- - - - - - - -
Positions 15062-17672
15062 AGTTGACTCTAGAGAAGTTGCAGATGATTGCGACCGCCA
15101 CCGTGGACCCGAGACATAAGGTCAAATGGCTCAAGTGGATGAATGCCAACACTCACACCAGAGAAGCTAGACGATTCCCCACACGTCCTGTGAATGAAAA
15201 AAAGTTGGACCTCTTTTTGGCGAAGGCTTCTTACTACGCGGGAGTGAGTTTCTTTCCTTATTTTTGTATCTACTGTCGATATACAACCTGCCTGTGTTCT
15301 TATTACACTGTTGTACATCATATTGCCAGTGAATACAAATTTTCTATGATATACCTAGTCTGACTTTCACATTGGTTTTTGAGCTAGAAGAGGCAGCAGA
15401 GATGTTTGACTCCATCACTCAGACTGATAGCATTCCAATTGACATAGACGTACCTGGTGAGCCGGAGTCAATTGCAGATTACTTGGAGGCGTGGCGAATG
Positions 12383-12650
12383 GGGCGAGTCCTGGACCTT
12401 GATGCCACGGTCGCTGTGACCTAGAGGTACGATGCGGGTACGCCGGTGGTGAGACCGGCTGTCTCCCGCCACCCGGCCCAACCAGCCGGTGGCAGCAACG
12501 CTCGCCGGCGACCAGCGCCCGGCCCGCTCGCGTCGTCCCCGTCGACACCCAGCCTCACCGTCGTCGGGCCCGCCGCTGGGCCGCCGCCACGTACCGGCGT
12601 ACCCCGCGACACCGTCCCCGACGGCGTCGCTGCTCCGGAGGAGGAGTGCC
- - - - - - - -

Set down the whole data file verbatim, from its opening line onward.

Positions 15062-17672
15062 AGTTGACTCTAGAGAAGTTGCAGATGATTGCGACCGCCA
15101 CCGTGGACCCGAGACATAAGGTCAAATGGCTCAAGTGGATGAATGCCAACACTCACACCAGAGAAGCTAGACGATTCCCCACACGTCCTGTGAATGAAAA
15201 AAAGTTGGACCTCTTTTTGGCGAAGGCTTCTTACTACGCGGGAGTGAGTTTCTTTCCTTATTTTTGTATCTACTGTCGATATACAACCTGCCTGTGTTCT
15301 TATTACACTGTTGTACATCATATTGCCAGTGAATACAAATTTTCTATGATATACCTAGTCTGACTTTCACATTGGTTTTTGAGCTAGAAGAGGCAGCAGA
15401 GATGTTTGACTCCATCACTCAGACTGATAGCATTCCAATTGACATAGACGTACCTGGTGAGCCGGAGTCAATTGCAGATTACTTGGAGGCGTGGCGAATG
Positions 12383-12650
12383 GGGCGAGTCCTGGACCTT
12401 GATGCCACGGTCGCTGTGACCTAGAGGTACGATGCGGGTACGCCGGTGGTGAGACCGGCTGTCTCCCGCCACCCGGCCCAACCAGCCGGTGGCAGCAACG
12501 CTCGCCGGCGACCAGCGCCCGGCCCGCTCGCGTCGTCCCCGTCGACACCCAGCCTCACCGTCGTCGGGCCCGCCGCTGGGCCGCCGCCACGTACCGGCGT
12601 ACCCCGCGACACCGTCCCCGACGGCGTCGCTGCTCCGGAGGAGGAGTGCC